Sgt Maj. Steven Lunsford mans the .50-caliber machine gun on a CH-53E Super Stallion during a recent mission in the Afghan sky. Lunsford is the sergeant major of Marine Heavy Helicopter Squadron 464.
-- Photo by Cpl. Brian Adam Jones
By Brian Adam Jones
Boarding a CH-53E Super Stallion at Camp Bastion, Afghanistan, recently, I thought a member of the helicopter’s crew looked familiar.
For a recent project I was working in the Helmand River valley, I flew on a Super Stallion from Camp Bastion, a major aviation port in Afghanistan, to a small landing zone attached to a patrol base.
As one of the first passengers on the aircraft at Camp Bastion, I attentively watched a Marine in a flight suit as he attended to cargo being loaded onto the massive aircraft.
Crew chiefs or aerial observers aid with the operations of the helicopter, manning .50-caliber machine guns and managing passengers and cargo. This post is frequently stood by young, junior Marines and noncommissioned officers, but from what I could see of him from under the visor on his helmet, this Marine was older, and I knew him from somewhere.
He was Sgt. Maj. Steven Lunsford, the sergeant major of Marine Heavy Helicopter Squadron 464, and I’d worked with him a few times before. A squadron’s sergeant major serves as its senior enlisted Marine and advises the commanding officer. Sergeant major is the top enlisted rank in the Marine Corps.
As a combat journalist with 2nd Marine Aircraft Wing (Forward) I had gone out to the squadron a few times to write stories on the Marines or facilitate interviews with their hometown newspapers. I had always had a great impression of the lanky sergeant major with a screaming flat top and a Kentucky drawl.
On one occasion, I saw him address the noncommissioned officers in his squadron, jumping onto a cargo box and reassuring them, “Don’t worry, if I fall, my catlike reflexes will kick in.”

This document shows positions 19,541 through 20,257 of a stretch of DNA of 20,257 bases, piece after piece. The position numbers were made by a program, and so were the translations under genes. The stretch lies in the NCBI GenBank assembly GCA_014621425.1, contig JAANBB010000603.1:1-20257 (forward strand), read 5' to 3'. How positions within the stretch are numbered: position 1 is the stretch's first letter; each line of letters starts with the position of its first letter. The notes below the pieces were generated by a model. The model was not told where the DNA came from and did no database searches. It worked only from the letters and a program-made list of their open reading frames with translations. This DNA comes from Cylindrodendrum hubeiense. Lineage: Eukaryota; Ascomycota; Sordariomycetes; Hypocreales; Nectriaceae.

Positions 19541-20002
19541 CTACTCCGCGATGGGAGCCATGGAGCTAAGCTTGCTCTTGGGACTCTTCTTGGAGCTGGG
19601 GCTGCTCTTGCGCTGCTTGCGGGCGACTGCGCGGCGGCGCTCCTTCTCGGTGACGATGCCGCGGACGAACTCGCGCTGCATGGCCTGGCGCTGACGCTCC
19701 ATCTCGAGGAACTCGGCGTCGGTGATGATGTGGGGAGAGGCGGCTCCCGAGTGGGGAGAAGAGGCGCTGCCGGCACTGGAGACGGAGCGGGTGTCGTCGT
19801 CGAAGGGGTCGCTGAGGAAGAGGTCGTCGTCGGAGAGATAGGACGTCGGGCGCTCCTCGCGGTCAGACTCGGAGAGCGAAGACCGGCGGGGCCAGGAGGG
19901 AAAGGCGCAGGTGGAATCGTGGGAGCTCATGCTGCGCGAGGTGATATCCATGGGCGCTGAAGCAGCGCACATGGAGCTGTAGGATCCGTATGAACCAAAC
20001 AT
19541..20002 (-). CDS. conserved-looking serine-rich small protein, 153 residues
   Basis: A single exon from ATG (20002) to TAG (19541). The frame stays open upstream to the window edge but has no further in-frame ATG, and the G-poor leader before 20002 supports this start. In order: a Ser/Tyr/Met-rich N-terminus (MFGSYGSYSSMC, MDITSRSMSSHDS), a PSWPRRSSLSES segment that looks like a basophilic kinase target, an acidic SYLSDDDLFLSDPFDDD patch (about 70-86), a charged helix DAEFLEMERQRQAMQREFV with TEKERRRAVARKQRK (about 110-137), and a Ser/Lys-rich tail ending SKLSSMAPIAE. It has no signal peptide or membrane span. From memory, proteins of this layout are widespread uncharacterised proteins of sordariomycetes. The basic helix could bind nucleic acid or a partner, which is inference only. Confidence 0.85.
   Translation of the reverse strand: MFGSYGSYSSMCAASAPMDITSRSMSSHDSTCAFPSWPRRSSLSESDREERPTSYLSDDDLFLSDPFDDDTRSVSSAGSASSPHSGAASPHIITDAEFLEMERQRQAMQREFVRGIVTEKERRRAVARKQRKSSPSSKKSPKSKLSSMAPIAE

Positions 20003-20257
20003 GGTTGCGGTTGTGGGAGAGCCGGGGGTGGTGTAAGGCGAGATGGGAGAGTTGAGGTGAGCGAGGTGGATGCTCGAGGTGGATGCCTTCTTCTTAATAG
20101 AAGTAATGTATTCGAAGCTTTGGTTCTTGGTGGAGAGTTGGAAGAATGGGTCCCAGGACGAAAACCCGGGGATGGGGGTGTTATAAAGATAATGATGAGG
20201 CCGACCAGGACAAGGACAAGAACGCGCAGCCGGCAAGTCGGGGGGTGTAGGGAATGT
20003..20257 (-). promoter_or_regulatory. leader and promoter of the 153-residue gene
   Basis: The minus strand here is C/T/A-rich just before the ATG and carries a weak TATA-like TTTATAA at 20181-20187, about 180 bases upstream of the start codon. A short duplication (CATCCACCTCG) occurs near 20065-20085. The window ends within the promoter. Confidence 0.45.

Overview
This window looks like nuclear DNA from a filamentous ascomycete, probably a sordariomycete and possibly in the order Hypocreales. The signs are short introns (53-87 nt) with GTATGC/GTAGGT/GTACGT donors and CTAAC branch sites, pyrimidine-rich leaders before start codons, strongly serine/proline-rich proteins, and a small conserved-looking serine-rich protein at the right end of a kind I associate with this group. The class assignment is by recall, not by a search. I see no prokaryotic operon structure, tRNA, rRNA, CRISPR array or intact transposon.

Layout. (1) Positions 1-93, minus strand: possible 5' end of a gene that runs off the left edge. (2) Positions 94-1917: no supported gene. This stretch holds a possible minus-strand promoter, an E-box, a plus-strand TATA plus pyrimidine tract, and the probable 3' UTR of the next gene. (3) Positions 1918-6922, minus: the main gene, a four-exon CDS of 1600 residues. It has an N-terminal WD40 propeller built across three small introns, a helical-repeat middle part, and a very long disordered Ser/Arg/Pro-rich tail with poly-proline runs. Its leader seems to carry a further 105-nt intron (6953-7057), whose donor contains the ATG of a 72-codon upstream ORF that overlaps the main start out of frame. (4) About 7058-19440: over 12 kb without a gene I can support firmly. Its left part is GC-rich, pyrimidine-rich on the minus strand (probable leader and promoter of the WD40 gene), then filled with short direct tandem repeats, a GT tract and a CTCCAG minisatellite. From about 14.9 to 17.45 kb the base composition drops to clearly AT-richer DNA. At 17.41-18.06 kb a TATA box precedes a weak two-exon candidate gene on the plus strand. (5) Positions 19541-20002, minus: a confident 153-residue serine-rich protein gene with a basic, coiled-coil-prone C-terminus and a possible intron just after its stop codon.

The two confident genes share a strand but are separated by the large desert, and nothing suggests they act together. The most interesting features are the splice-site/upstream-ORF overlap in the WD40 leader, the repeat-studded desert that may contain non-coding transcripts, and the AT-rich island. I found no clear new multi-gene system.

As I sat in the aircraft’s canvas seat, watching him ratchet cargo down and man the machine gun, I thought of what a fantastic demonstration of leadership this must be for his Marines. According to his biography, he never served with an aviation unit before checking in with Marine Heavy Helicopter Squadron 464 in 2010, 21 years into his Marine Corps career.
Flying on missions with his Marines sends the right message to them, and also gives him firsthand understanding of what they go through.
A Marine once told me that the best relationships you build in this gun club are with the Marines you sweat alongside, the ones you did pushups in the sand with in boot camp. It is in that spirit that I encountered Sgt. Maj. Steven Lunsford in the Afghan sky that day.
As always, I appreciate feedback. I hope you all stay posted as I chronicle my experiences as an enlisted Marine in Afghanistan over the next several weeks.
Super Stallion with Marine Heavy Helicopter Squadron 464 departs from a landing zone in Helmand province, Afghanistan, with Sgt Maj. Steven Lunsford as a part of the crew.
-- Photos by Cpl. Brian Adam Jones
Cpl. Jones' first entry - My Path to Afghanistan
Cpl. Jones' second entry - A Glimpse at the Future of Afghanistan
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The views, opinions, positions or strategies expressed by the author are his alone, and do not necessarily reflect the Department of Defense or United States Marine Corps.